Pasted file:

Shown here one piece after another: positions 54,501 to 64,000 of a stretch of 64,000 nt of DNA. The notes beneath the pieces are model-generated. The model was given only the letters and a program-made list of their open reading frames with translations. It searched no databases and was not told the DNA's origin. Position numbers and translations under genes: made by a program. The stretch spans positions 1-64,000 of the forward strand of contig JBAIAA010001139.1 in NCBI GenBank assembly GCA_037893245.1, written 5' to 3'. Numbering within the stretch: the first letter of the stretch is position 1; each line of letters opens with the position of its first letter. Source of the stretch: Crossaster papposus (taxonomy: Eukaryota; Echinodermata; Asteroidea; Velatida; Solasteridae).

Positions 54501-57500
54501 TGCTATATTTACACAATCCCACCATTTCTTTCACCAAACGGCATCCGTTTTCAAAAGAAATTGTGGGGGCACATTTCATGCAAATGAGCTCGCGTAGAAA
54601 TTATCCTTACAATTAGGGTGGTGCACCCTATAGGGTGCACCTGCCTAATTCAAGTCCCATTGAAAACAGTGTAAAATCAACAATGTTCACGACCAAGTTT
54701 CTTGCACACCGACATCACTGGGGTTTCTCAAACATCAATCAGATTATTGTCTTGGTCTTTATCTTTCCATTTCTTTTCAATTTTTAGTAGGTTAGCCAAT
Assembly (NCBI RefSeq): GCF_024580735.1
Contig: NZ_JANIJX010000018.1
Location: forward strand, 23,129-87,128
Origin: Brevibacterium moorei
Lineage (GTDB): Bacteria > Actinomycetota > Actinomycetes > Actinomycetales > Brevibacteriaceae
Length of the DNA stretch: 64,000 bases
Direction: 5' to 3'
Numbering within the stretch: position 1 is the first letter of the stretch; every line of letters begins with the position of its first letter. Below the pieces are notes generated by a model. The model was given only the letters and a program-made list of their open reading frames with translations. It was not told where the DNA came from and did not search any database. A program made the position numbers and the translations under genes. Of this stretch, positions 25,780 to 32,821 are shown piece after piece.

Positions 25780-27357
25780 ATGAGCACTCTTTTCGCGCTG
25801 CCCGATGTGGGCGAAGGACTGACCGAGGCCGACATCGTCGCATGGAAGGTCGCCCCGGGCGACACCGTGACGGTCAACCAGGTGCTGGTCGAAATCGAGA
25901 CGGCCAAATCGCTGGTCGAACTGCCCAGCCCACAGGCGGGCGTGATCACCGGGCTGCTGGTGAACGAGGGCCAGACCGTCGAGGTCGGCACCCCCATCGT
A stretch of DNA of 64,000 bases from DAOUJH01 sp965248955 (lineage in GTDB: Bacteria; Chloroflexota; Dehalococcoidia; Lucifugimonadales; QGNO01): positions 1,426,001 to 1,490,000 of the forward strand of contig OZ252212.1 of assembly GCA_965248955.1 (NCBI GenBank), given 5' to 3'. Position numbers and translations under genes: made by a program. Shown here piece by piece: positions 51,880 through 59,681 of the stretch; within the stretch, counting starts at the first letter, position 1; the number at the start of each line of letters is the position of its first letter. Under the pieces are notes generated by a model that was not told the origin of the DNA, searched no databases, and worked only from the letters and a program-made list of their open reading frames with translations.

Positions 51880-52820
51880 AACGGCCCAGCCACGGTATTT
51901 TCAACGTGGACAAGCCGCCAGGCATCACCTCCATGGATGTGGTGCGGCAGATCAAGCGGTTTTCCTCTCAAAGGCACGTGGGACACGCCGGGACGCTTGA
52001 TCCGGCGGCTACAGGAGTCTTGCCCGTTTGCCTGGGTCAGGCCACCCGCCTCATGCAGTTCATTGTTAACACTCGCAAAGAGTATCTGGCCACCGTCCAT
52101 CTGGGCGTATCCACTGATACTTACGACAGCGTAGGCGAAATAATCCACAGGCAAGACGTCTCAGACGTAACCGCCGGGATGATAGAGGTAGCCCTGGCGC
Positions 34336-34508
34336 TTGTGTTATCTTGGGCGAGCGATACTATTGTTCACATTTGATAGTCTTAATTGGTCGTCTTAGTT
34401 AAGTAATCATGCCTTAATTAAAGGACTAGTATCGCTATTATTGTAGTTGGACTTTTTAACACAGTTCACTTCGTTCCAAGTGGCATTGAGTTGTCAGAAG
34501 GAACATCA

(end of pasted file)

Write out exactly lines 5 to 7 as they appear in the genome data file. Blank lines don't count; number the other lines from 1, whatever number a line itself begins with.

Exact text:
54701 CTTGCACACCGACATCACTGGGGTTTCTCAAACATCAATCAGATTATTGTCTTGGTCTTTATCTTTCCATTTCTTTTCAATTTTTAGTAGGTTAGCCAAT
Assembly (NCBI RefSeq): GCF_024580735.1
Contig: NZ_JANIJX010000018.1